#WCW: Josephine Effah–Chukwuma

#WCW: Josephine Effah–Chukwuma

Today marks the start of the 16 day global campaign against gender violence. As an organisation that proudly supports gender equality, positive discrimination for the African women and the eradication of social norms and cultural practices which confine or degrade the African woman and girl, we shall be actively taking part in the campaign. So you’ll notice that the usual purple hue that complements our blog background has changed to orange-our way of showing solidarity to the campaign. 

One of the ways we will be taking part will be by providing our readers with useful and informative articles, as well as human interest stories that fall within the theme. We couldn’t think of a better way to start our campaign than by highlighting a woman who is at the forefront of championing the complete eradication of gender based violence in Nigeria- Mrs Josephine Effah – Chukwuma


About Josephine Effah-Chukwuma

Josephine is a women’s rights activist and a 2002 ASHOKA fellow. She holds a Master degree in Women and Gender Development from the University of Hague, the Netherlands and is the founder and executive director of Project Alert-  a non-governmental women’s rights organisation set up to promote and protect the rights of women and young girls. Project Alert seeks to influence society by actively advocating for zero tolerance for all forms of violence against women / young girls.on Violence Against Women in Nigeria

Josephine’s doggedness and untiring effort in Women’s human right crusade has won her several awards such as Leadership Award by the faculty of Arts students’ Association University of Calabar and Lay Apostolate Centre, Lagos among others. She is an authority and a reputable author of many books and publications on women’s rights and gender, particularly in Nigeria.  

Here are 4 reasons why we are crushing on our latest shero

1. Trailblazer:

Josephine is the first person to formally address issues related to violence against women in Nigeria. By establishing the country’s first shelter, telephone hotline, and newsletter for battered women, she is not only providing valuable services to beleaguered women in need of immediate assistance, but also working to deconstruct the taboos that prevent efforts to fight domestic and sexual violence in Africa and around the developing world. Josephine has developed an effective holistic approach to helping battered women: she provides a safe space and accommodations for victims and their children, and she offers group and individual counseling, resettlement services, legal advice, and advocacy.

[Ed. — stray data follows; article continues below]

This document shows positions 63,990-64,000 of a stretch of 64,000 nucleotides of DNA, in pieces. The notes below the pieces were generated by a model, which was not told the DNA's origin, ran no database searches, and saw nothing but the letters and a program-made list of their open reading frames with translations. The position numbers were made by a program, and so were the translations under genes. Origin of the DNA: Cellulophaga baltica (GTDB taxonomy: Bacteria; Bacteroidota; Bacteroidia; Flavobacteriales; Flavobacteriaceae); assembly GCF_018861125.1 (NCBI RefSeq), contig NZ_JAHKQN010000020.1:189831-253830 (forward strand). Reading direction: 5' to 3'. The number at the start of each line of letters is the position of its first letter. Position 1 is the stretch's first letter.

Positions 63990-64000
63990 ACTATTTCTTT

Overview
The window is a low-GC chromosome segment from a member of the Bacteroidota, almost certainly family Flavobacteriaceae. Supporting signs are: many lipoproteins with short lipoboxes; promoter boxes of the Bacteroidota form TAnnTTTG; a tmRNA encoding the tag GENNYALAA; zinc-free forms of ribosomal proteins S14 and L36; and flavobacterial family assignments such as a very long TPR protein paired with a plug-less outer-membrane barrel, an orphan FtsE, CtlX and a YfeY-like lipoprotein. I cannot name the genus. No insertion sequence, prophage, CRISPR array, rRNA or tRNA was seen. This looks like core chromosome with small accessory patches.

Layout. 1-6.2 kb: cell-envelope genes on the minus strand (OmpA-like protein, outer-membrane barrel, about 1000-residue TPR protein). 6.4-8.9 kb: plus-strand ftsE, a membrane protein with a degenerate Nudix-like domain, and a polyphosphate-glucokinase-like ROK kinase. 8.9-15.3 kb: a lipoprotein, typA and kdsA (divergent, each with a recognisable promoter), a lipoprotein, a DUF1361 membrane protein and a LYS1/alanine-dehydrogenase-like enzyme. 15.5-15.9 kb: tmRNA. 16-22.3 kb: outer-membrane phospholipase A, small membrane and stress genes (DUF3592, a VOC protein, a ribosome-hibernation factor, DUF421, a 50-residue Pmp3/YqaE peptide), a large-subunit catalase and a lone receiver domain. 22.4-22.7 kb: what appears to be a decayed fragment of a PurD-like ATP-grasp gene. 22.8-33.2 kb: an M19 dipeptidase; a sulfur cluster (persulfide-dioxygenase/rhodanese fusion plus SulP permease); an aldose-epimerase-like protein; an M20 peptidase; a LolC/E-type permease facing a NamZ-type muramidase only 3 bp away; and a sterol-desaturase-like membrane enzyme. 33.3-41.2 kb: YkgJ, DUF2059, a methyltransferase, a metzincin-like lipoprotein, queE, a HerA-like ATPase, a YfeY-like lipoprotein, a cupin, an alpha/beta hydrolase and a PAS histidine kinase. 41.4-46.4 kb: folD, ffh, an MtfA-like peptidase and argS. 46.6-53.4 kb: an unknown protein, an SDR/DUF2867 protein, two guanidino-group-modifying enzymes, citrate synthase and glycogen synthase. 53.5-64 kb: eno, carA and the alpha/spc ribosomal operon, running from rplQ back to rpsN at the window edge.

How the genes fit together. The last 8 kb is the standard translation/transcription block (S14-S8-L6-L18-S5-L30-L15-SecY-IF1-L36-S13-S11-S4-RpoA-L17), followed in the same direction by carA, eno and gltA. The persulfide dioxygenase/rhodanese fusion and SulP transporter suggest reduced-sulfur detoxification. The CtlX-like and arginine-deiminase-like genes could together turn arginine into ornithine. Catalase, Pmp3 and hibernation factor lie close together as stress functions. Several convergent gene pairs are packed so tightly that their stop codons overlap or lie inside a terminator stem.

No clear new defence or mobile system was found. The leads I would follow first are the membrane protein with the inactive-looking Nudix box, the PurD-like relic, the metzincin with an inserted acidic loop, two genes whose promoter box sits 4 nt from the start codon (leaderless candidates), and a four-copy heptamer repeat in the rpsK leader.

2. Solution Provider: 

Instead of complaining about the issue, Jospehine has been at the forefront of challenging negative practices and providing shelter for victims. She founded Project Alert on Violence Against Women in 1999 after working for the Constitutional Rights Project as a program officer in charge of women and children’s issues. Although she came into contact with many battered women at the Constitutional Rights Project, the organization did not have a specific initiative to address domestic abuse. Based on her experience, Josephine realized the need for a project that specifically monitored and reported women’s rights abuses and also provided practical support services to victims. Project Alert was the first such organization in Nigeria.

 Josephine found that in order for counseling services to be effective, battered women needed shelter from their partners and time to identify more long-term solutions. She then established Nigeria’s only temporary residence for abused women and their children as a pilot project in Lagos, signifying for the first time that violence in homes is a serious problem that can no longer be ignored. She intends to spread this initiative across Nigeria.

3. Passionate about empowering the girl child:

Josephine continues to use her platform to educate and reorient our negative and sometimes uninformed cultural practices. She has recently called on parents to adopt age appropriate messaging to ensure children have the right knowledge and feel empowered to take ownership of their abuses and ward of prospective abusers.  She was recently quoted as saying – “A lot of our children don’t get the right information from the right source at the right time. There are a lot of things that come into play when a child is growing up including the environment, culture and, of course, the family….That’s why programmes in the school and in the community generally can help empower the girl-child to resist violence of any form, especially sexual abuse….Let a girl-child from an early age know the difference between a good touch and a bad touch.”


4. A champion for gender equality:

In addition to the above, Josephine has been involved in various other women’s initiatives. She is a founding member of the National Association of Women journalists and a member of the National Task Force on Comprehensive Sexuality Education in Nigeria. She has written publications on violence against women, including No Safe Haven, Breaking the Silence, Women’s Rights are Human Rights, and Eliminating Discrimination Against Women.

Sources: Bella Naija and Ashoka 

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